JSE-listed technology services group EOH Holdings is considering various options, including going to shareholders for new equity, to reduce the debt burden on its balance sheet.
The shares closed down almost 17% on the news at R5.27 apiece, after hitting an intraday low of R5.15. Year on year, the shares have declined by 26.6%, before Friday’s selloff.
In a pre-closing trading update to shareholders on Monday, EOH said it will also consider selling more assets to deal with its debt issues. Other options on the table include an equity raise, which could include new investors coming on board, and the introduction of mezzanine debt.
New investors might include those that can help increase the group’s black ownership as well as strategic partners.
EOH is concluding a “common terms agreement” with lenders, with the main features being a R500-million, three-year “senior bullet facility”, and a R1.5-billion bridge facility, maturing in October 2022.
“The refinancing of the existing debt package is a key milestone as the new debt package gives management the opportunity to determine the optimal capital structure for the business going forward, and as it shifts focus towards re-embarking upon its growth strategy,” the group said in the update.
EOH has appointed financial advisors, which it didn’t name, to help it evaluate its strategic options.
“As part of the strategic plan to deleverage the group, EOH has identified a number of businesses for disposal in addition to those that have already been successfully sold,” it added.
“The Sybrin sale announced in June 2021 is expected be concluded in February 2022, generating net cash proceeds of about R280-million… EOH expects total cash proceeds from the disposal of non-core assets to be about R750-million (including Sybrin) by financial year-end (31 July). These proceeds will be used to further deleverage the balance sheet.”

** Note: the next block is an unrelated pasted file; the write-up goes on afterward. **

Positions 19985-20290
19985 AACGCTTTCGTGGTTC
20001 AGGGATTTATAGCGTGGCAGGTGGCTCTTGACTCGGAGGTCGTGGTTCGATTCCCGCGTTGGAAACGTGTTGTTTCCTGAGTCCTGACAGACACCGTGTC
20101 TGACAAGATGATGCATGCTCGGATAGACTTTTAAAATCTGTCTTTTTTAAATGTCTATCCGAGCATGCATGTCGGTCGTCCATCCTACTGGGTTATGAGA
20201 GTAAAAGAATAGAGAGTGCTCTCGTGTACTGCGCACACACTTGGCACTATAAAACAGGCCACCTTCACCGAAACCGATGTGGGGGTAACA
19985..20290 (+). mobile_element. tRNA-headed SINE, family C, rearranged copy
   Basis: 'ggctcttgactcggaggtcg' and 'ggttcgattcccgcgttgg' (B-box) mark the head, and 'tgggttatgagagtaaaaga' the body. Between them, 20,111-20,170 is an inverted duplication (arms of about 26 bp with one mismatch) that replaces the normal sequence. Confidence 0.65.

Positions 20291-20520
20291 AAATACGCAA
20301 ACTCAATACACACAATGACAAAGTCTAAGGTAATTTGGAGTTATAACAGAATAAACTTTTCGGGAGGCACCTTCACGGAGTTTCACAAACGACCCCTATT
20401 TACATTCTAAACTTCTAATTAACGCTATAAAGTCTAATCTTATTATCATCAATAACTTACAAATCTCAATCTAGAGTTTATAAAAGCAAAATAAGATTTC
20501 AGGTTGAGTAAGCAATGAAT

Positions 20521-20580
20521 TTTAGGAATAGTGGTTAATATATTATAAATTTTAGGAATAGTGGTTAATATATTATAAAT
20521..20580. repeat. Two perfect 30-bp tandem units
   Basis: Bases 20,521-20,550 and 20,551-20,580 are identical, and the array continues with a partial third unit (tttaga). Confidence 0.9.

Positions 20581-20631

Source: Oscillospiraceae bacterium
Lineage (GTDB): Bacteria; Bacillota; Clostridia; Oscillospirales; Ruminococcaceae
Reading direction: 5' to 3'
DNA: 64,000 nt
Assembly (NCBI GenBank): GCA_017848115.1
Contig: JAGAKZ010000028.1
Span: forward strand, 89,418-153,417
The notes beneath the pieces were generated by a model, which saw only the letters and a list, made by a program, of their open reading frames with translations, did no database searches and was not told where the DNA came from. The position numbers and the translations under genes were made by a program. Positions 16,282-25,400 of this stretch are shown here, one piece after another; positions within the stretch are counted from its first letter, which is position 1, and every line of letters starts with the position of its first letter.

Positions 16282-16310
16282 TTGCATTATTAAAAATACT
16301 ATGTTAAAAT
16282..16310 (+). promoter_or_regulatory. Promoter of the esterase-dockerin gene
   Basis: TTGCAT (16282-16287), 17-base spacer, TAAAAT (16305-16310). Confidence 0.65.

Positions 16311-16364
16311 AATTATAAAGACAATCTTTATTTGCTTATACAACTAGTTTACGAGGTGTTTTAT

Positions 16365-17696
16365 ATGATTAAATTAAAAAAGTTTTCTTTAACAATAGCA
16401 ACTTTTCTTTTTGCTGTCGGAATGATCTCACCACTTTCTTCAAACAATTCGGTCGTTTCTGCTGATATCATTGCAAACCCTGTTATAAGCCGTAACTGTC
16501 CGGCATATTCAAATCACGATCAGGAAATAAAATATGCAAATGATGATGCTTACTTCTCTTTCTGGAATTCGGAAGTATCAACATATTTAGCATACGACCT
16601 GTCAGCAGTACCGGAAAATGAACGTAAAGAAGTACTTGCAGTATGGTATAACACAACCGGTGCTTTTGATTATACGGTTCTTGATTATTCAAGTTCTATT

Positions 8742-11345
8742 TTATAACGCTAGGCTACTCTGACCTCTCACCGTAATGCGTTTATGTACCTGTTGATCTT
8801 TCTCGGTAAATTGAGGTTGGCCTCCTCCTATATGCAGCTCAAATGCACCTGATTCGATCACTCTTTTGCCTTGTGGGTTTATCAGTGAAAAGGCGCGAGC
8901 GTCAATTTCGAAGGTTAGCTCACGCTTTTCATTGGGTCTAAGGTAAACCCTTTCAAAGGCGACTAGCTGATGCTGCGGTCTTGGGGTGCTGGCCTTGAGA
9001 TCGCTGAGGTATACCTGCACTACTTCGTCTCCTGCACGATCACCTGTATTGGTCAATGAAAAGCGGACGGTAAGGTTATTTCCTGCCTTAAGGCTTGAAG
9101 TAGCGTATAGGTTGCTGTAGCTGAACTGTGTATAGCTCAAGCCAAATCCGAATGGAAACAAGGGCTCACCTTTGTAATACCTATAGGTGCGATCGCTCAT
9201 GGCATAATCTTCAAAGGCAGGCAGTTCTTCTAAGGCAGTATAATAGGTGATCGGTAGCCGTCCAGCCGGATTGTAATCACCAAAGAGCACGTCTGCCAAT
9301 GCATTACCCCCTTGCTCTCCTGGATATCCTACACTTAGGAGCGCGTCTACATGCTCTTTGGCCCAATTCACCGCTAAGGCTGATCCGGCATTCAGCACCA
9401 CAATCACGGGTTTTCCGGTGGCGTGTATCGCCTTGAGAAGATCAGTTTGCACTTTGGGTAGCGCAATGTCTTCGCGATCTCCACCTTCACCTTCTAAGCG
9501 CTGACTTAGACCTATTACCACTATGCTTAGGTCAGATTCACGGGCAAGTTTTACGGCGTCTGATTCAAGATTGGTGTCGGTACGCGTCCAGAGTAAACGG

The group emphasised that its liquidity position has improved significantly as the result of improvement in revenue and cash generation, the closing of onerous contracts, efficiencies achieved in working capital management, and the disposal of assets.
Cash balances as of Thursday, 27 January were R722-million (excluding an undrawn R250-million overdraft facility). “This improved liquidity position, coupled with positive lender engagement, has helped stabilise the balance sheet.”
The optimisation of the balance sheet is a key priority for the EOH board and management team
The R1.5-billion bridge facility maturing in October will be partially repaid using the R750-million in money received (and to be received) from asset disposals. The remaining R750-million will be settled through the options now being considered by management, including the possible equity raise from shareholders.
“Given the current high costs of debt funding, capital scarcity and arrangements with lenders, the optimisation of the balance sheet is a key priority for the EOH board and management team,” the group said, adding that the improvement in its trading performance means “this is the appropriate time to engage with shareholders, lenders and the market more broadly to determine the optimal solution for the company”. — © 2022 NewsCentral Media